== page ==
Getting there took an enormous commitment by all involved, Arens said.

“From an engineering perspective, the geometry was extremely complex,” he noted. “Baker’s engineering capabilities became and remained a very important element in this overall project. The bridge was on a 12% grade, the steepest roadway grade allowed by AASHTO standards. So we had an extremely steep bridge to begin with, then the interstate we had to drive the new bridge across was on a 4% slope with 2% cross-slopes. There also was a 5-ft elevation difference between northbound and southbound I-215 that the bridge had to traverse. A lot of geometry involved, lots of spreadsheets, to keep the loads on the trailer as the old bridge came off and new one went on. That’s why I had butterflies. We had to check on the stresses of the move, knowing that we would be lifting the bridge at places where it’s not normally stressed.”

The existing bridge was a four-span bridge with I-215 northbound and southbound traveling under the two middle spans, and slope paving continuing up to the abutments under the two end spans. The existing configuration allowed for new, full-height abutments to be constructed under the existing bridge while it remained in service. The slope paving was removed and the vertical cuts were retained with temporary soil nail walls to support the existing abutments. The new full-height abutments were constructed on spread footings to avoid driving piles under or through the existing bridge.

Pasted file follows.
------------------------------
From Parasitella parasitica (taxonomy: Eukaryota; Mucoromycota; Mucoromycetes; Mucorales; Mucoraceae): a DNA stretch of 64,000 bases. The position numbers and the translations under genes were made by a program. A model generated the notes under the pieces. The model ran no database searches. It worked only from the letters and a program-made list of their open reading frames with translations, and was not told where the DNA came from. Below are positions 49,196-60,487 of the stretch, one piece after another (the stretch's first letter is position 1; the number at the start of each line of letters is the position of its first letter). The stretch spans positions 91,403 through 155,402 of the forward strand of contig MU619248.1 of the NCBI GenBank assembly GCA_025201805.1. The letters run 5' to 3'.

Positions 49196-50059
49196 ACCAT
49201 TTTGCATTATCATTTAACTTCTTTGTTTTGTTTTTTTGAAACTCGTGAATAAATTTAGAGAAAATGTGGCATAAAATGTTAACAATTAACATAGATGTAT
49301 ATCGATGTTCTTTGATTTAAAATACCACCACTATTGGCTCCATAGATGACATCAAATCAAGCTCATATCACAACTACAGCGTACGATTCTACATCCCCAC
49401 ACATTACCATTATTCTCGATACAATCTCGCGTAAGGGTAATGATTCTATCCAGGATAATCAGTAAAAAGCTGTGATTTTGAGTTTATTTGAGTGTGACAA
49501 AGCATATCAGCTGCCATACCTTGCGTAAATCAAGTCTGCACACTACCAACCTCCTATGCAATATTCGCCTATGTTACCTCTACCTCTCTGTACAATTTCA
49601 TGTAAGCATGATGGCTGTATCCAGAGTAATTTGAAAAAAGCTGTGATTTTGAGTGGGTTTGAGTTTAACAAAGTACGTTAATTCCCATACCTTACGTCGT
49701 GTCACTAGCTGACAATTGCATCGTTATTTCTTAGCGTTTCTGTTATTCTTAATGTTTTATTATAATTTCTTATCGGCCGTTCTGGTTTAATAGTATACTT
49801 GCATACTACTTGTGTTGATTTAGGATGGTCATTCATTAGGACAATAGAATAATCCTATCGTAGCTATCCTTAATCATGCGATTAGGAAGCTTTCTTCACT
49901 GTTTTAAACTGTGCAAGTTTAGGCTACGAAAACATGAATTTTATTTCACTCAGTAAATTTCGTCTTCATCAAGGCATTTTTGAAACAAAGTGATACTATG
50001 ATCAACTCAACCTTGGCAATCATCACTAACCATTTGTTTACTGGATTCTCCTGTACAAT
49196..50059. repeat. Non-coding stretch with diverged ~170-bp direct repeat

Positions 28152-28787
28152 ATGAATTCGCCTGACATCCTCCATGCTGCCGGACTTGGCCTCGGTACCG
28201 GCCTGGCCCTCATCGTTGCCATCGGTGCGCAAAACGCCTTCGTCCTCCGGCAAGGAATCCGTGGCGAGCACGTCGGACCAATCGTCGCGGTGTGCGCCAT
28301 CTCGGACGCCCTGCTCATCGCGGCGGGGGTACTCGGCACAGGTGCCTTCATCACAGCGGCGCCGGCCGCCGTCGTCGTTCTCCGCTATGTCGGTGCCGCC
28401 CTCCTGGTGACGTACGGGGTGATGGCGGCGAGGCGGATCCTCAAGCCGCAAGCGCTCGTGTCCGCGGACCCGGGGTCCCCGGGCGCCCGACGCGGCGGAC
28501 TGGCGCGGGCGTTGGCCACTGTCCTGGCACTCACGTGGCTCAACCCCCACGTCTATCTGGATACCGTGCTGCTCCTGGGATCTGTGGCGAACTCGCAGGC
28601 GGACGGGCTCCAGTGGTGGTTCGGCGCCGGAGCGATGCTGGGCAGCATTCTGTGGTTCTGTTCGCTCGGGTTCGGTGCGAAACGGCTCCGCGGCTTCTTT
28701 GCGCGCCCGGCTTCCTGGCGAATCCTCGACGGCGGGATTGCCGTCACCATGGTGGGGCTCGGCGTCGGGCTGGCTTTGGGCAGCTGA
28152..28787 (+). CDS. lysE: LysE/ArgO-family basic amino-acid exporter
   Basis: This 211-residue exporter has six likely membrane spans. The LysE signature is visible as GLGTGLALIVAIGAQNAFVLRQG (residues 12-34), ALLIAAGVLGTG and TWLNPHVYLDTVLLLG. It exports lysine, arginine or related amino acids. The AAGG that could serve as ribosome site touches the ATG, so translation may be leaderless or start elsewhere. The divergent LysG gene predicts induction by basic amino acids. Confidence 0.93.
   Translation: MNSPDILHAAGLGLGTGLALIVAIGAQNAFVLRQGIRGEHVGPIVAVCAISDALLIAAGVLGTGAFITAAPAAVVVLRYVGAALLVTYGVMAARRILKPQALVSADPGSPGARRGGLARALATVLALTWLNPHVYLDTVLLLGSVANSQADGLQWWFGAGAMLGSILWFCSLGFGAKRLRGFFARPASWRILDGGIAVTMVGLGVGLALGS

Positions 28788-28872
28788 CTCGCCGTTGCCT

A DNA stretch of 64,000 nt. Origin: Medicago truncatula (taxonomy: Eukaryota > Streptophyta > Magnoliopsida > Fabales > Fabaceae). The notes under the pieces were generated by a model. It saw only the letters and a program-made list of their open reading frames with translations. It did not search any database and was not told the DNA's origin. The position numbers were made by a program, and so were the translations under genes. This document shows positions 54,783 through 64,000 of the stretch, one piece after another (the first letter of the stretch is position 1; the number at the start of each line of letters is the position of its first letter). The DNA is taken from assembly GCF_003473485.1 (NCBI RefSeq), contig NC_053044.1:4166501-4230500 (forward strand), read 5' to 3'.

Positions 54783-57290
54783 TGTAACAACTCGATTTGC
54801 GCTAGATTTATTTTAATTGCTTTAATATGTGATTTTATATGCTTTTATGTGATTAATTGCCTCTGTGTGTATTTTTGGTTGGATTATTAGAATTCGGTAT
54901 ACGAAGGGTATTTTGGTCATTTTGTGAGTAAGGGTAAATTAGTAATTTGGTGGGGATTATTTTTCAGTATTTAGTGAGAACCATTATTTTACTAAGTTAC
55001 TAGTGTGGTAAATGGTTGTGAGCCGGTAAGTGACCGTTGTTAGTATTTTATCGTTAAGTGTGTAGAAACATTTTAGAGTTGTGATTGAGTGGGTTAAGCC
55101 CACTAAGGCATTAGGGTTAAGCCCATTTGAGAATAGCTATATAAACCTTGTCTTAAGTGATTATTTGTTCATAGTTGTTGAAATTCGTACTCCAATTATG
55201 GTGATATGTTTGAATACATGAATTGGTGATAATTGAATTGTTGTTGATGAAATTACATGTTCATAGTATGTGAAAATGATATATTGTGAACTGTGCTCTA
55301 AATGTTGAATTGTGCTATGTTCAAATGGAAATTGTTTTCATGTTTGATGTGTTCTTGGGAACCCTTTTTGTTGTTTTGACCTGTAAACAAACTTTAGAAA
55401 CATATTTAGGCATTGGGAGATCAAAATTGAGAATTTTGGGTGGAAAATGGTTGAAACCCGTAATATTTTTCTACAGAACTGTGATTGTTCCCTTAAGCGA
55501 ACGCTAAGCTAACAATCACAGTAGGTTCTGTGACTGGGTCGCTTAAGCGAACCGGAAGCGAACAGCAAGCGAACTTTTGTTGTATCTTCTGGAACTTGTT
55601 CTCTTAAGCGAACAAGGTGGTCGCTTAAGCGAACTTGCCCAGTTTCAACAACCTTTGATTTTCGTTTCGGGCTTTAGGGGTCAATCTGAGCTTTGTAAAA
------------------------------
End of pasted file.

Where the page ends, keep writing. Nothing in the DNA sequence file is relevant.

The new superstructure was constructed off-site in the I-215 southbound off-ramp gore area adjacent to the bridge. It was constructed on temporary abutments at an elevation that allowed it to be directly transferred to the final abutments. The orientation of the superstructure was approximately 90° to the final location.

The existing bridge was demolished using two techniques. The two end spans were demolished using traditional techniques of a hoe ram to remove the deck and a crane to remove the girders. Once I-215 was closed, self-propelled modular transporters (SPMTs) were used to remove the two middle spans. These spans were moved, one at a time, to an off-site demolition area where they were set on temporary abutments to be demolished later.

The superstructure was then lifted off the supports by the SPMTs, turned 90° while being “backed” onto I-215, and then moved forward into place on the new abutments after the existing bridge had been removed. The new abutments are semi-integral abutments on elastomeric bearing pads. The elastomeric bearing pads were already installed on the bridge. This allowed the bridge to simply be set on the new abutments, neoprene foam and waterproofing installed over the joint, and backfilling of the abutment to take place. Seismic bolsters were placed on the underside of the girders after the bridge was in place.

“This is the first one we did like this, using an accelerated bridge construction method,” said Kip Wadsworth, president of the Ralph L. Wadsworth Construction Co., which served as general contractor on the project.